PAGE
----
The Colosseum remained in use for nearly 500 years with the last recorded games being held there as late as the 6th Century — well after the traditional date of the fall of Rome in 476. As well as the traditional gladiatorial games, many other public spectacles were held there, such as mock sea battles, animal hunts, executions, re-enactments of famous battles, and dramas based on Classical mythology. The building eventually ceased to be used for entertainment in the early medieval era. It was later reused for such varied purposes as housing, workshops, quarters for a religious order, a fortress, a quarry and a Christian shrine.
Although it is now in a severely ruined condition due to damage caused by earthquakes and stone-robbers, the Colosseum has long been seen as an iconic symbol of Imperial Rome.
The Roman Forum (Forum Romanum) was the political and economical centre of Rome during the Republic. It emerged as such in the 7th century BC and maintained this position well into the Imperial period, when it was reduced to a monumental area. It was mostly abandoned at the end of the 4th century.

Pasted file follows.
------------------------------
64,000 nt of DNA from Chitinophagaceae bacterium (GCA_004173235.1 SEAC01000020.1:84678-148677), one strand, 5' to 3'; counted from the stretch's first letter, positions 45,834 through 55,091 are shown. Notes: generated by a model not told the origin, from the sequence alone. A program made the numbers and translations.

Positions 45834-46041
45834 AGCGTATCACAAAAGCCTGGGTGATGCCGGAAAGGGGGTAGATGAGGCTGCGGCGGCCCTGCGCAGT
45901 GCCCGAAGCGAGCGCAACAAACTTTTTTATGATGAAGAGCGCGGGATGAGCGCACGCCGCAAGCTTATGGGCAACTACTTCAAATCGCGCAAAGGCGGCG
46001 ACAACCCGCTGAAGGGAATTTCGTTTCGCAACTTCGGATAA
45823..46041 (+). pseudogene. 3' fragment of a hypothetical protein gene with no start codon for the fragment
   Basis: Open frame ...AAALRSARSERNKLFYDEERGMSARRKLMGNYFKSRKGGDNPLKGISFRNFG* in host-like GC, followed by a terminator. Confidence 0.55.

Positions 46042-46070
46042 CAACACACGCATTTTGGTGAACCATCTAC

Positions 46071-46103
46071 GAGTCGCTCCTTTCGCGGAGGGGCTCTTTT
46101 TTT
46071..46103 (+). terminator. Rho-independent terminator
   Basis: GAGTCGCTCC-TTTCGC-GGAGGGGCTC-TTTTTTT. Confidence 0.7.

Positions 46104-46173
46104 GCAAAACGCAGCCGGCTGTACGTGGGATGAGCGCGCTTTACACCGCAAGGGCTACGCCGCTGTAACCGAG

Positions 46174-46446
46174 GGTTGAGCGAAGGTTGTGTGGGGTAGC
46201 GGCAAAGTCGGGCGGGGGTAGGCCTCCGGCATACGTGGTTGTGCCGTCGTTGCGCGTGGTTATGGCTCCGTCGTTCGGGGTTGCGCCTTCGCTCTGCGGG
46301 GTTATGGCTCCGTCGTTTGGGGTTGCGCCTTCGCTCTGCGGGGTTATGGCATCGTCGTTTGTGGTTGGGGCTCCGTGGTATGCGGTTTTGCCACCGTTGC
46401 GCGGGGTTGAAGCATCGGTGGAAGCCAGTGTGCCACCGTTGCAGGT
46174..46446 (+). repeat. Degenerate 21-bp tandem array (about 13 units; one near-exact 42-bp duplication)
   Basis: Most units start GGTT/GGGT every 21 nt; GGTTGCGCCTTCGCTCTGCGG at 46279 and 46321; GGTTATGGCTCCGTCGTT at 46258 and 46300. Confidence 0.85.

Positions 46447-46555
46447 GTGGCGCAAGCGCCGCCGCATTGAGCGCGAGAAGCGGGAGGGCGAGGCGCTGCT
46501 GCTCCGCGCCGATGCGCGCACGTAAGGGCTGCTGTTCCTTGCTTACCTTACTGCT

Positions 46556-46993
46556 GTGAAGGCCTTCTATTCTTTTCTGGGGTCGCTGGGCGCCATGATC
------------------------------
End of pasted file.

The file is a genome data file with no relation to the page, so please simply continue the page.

Although we became seperated for a time, we found each other in the Pantheon. The Pantheon from the Greek Πάνθεον Pantheon meaning "Temple of all the Gods") was originally built as a temple to the seven deities of the seven planets in the state religion of Ancient Rome. It is the best preserved of all Roman buildings and perhaps the best preserved building of its age in the world. It has been in continuous use throughout its history. Although the identity of the Pantheon's primary architect remains uncertain, it is largely assigned to Apollodorus of Damascus. Since the 7th Century, the Pantheon has been used as a Christian church.
The Trevi Fountain is the largest — standing 25.9 meters (85 feet) high and 19.8 meters (65 feet) wide — and most ambitious of the Baroque fountains of Rome. It is located in the rione of Trevi.